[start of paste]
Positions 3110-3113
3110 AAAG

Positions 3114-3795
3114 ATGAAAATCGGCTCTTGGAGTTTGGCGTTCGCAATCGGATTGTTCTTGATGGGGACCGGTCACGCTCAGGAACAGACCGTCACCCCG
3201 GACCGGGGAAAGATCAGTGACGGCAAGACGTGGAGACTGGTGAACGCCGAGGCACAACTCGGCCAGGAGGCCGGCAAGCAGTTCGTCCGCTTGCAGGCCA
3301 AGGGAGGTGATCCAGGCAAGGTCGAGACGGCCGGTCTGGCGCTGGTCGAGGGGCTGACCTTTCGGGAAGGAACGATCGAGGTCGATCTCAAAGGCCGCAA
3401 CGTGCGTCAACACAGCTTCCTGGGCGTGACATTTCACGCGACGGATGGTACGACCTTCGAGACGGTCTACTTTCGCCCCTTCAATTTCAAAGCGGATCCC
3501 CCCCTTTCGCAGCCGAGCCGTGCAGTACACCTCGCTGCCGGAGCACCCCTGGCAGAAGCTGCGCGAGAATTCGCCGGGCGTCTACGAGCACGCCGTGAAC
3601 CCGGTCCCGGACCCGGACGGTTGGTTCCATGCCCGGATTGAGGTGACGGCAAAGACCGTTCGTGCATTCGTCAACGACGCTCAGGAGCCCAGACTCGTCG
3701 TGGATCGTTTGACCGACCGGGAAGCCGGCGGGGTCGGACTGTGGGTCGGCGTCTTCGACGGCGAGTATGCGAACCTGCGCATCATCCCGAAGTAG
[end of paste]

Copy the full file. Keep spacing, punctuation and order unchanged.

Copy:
Positions 3110-3113
3110 AAAG

Positions 3114-3795
3114 ATGAAAATCGGCTCTTGGAGTTTGGCGTTCGCAATCGGATTGTTCTTGATGGGGACCGGTCACGCTCAGGAACAGACCGTCACCCCG
3201 GACCGGGGAAAGATCAGTGACGGCAAGACGTGGAGACTGGTGAACGCCGAGGCACAACTCGGCCAGGAGGCCGGCAAGCAGTTCGTCCGCTTGCAGGCCA
3301 AGGGAGGTGATCCAGGCAAGGTCGAGACGGCCGGTCTGGCGCTGGTCGAGGGGCTGACCTTTCGGGAAGGAACGATCGAGGTCGATCTCAAAGGCCGCAA
3401 CGTGCGTCAACACAGCTTCCTGGGCGTGACATTTCACGCGACGGATGGTACGACCTTCGAGACGGTCTACTTTCGCCCCTTCAATTTCAAAGCGGATCCC
3501 CCCCTTTCGCAGCCGAGCCGTGCAGTACACCTCGCTGCCGGAGCACCCCTGGCAGAAGCTGCGCGAGAATTCGCCGGGCGTCTACGAGCACGCCGTGAAC
3601 CCGGTCCCGGACCCGGACGGTTGGTTCCATGCCCGGATTGAGGTGACGGCAAAGACCGTTCGTGCATTCGTCAACGACGCTCAGGAGCCCAGACTCGTCG
3701 TGGATCGTTTGACCGACCGGGAAGCCGGCGGGGTCGGACTGTGGGTCGGCGTCTTCGACGGCGAGTATGCGAACCTGCGCATCATCCCGAAGTAG